Rimi route - 14.31%
As for our new team and new setup, we’re so much more confident in our abilities to work actively, productively, and regularly that we’re introducing monthly progress reports! We’re expecting to see more progress in a matter of months than we made in the past several years on the project with this new setup, and it’s already begun.
So without further ado, here’s the total progress overall, including work done by the new translation team!
(Note that so far only first pass translation progress is listed, as Rain has not yet started on the second-pass TLC and has instead been working on Ayase’s route.)
Overall Totals — August 25th, 2020
*: Note that Common route accounts for about two thirds of the game, and consists mostly of content that was in the original CHAOS;HEAD
**: Numbers highlighted in bold indicate that progress has been made in the past two weeks.
That’s right—nearly all of Sena and Ayase’s routes were translated in just the past two weeks!!
Furthermore, although he wasn’t able to get very far when he was the only translator on NOAH, Rigs’ insane amount of research into subjects related to the game continues to prove vital to a quality translation project.
From pop culture references to religious allusions (especially Buddhism—man, there is so much Buddhism in CHAOS;HEAD NOAH you have no idea), his deep knowledge and appreciation of the game is unparalleled, and that’s the reason why, until Rain came along, we believed that nobody else was right for the job. Even now, though, we owe so much to him, and we’re very glad to still have him around to help Rain supervise the project.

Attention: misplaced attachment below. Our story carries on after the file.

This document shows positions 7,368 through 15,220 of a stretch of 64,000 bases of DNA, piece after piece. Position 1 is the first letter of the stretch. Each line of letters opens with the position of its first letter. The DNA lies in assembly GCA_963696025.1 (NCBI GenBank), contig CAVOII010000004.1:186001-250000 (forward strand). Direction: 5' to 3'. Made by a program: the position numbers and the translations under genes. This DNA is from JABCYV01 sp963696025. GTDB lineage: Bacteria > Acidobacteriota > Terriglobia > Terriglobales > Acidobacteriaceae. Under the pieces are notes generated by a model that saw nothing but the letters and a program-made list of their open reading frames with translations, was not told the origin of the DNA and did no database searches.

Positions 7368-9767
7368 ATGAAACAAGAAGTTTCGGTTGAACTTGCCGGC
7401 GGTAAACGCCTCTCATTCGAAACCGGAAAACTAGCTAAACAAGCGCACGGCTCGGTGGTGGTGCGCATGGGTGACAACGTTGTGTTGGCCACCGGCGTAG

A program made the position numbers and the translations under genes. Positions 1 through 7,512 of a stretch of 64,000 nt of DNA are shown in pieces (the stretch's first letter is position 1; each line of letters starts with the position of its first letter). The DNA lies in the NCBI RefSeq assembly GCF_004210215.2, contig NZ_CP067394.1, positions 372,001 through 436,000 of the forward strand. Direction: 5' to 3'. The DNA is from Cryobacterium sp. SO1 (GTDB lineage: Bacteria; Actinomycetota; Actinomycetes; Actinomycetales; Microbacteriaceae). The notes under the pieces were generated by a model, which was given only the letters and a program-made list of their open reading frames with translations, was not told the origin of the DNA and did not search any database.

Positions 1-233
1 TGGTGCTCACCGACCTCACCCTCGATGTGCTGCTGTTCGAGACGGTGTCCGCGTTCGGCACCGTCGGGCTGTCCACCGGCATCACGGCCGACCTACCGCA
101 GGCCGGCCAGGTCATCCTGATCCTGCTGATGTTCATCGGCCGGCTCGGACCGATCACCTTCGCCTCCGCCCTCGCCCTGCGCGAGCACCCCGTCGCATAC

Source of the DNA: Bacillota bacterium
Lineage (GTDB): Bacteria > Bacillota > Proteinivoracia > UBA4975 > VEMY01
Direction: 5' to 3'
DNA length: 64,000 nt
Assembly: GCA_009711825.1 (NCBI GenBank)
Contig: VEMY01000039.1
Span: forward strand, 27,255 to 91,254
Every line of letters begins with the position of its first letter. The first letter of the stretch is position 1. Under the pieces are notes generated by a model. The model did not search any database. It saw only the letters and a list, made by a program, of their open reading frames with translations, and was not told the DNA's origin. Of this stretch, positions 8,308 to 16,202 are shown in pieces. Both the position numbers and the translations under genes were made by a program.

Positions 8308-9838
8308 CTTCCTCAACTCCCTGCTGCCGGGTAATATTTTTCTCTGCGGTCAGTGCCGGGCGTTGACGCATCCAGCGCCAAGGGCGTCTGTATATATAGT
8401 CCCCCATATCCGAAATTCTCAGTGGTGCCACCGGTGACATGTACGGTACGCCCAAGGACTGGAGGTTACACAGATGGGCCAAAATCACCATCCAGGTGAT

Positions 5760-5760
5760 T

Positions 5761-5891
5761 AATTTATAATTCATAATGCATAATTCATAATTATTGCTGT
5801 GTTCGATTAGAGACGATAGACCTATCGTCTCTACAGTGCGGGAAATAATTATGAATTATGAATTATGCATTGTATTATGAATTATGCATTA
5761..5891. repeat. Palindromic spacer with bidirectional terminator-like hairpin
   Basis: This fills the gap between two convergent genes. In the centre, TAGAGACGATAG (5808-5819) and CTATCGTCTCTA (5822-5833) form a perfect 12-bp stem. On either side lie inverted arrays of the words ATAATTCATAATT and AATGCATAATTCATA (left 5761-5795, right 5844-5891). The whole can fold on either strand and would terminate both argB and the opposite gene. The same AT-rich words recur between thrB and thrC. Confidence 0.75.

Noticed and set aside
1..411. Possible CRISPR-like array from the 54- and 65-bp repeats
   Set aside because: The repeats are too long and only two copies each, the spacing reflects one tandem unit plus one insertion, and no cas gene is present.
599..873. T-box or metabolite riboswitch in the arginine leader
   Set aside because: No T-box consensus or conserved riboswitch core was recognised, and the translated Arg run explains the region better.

By the way, with this new workflow, the NOAH project won’t be significantly slowing down progress on the patches for official SciADV localizations that we are making/plan on making in the future, as we’re working on assembling dedicated teams for those projects that don’t overlap much with the NOAH team.
For the first time, although we don’t want to say any specifics yet (as we wouldn’t want to disappoint anyone if we turn out to be wrong), we’re thinking that we might have an idea of when the translation might release, which is incredibly exciting for us.
But yes, that’s all we have to say right now regarding the CHAOS;HEAD NOAH translation! We all have high hopes for the future prospects of this project, and we hope you’re all as excited as we are!
You’re probably also wondering about progress on the PC port of the game. How is that coming along? Well, why don’t you take a look? We have here for you a preview of some of the work that’s been recently done—particularly, on the menus and user interface.
According to port lead SomeAnon, the only major missing features are loading and saving, skipping, the backlog, and audio/video playback (which have been implemented once before, but the code is in serious need of a rewrite).
However, pinning down any sort of ETA is, as always, difficult. SomeAnon explains: “For instance, fixing a particularly nasty bug can easily take up more time and energy than implementing one of the aforementioned features.”
Nevertheless, he’s keeping hard at work, and we will be providing updates on the port in these monthly progress reports. We’ll be showing off new and already-implemented features—as well as snippets of our translations—so stay tuned!